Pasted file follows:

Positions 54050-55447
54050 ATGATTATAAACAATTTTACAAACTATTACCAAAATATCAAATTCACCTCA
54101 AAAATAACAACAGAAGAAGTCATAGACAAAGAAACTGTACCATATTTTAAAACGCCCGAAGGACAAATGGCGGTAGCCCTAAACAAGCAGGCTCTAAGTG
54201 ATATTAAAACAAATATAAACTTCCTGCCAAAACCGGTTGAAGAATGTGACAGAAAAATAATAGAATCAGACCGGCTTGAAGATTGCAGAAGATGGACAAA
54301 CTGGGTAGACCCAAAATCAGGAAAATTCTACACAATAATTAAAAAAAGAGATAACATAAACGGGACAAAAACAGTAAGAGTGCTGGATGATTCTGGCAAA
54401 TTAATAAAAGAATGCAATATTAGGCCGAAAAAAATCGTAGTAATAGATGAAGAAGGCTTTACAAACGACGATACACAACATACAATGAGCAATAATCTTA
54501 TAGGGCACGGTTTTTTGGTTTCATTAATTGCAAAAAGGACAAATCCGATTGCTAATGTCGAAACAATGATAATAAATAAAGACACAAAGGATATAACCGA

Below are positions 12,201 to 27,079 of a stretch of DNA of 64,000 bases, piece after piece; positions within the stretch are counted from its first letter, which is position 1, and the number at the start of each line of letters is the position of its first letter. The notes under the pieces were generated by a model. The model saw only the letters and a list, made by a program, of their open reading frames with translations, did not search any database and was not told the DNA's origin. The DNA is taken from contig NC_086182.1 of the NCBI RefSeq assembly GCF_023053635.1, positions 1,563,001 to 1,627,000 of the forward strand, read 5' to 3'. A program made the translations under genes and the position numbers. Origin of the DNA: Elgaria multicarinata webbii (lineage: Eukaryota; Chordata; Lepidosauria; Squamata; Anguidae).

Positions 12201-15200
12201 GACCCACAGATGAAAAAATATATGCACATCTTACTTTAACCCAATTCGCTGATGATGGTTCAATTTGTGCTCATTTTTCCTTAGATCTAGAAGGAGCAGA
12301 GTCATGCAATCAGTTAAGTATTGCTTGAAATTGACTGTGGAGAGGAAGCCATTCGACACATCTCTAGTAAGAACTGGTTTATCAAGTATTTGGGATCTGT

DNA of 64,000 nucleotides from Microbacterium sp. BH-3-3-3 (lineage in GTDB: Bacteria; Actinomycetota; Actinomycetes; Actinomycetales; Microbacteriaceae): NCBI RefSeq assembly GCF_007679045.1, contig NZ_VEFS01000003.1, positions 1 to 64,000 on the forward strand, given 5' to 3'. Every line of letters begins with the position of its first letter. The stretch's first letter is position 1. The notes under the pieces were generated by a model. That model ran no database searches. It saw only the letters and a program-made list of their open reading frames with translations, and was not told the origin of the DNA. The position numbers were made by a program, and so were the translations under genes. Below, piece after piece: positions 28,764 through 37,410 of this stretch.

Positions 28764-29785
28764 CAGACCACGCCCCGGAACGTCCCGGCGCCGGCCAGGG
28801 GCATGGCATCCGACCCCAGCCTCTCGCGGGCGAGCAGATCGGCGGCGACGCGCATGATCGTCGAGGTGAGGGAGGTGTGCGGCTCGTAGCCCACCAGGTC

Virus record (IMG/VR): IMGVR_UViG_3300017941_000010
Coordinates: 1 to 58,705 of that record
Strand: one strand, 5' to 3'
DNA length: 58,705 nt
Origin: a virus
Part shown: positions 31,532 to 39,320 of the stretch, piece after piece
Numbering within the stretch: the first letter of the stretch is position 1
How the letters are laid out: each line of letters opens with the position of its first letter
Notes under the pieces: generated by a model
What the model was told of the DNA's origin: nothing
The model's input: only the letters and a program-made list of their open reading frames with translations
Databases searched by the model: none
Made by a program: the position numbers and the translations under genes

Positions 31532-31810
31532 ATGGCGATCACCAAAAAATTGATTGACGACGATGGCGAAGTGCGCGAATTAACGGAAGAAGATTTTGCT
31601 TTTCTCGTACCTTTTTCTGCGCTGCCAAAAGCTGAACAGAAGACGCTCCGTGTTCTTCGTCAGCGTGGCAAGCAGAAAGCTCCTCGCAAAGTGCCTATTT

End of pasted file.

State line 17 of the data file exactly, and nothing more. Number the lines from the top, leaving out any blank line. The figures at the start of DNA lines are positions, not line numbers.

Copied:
Coordinates: 1 to 58,705 of that record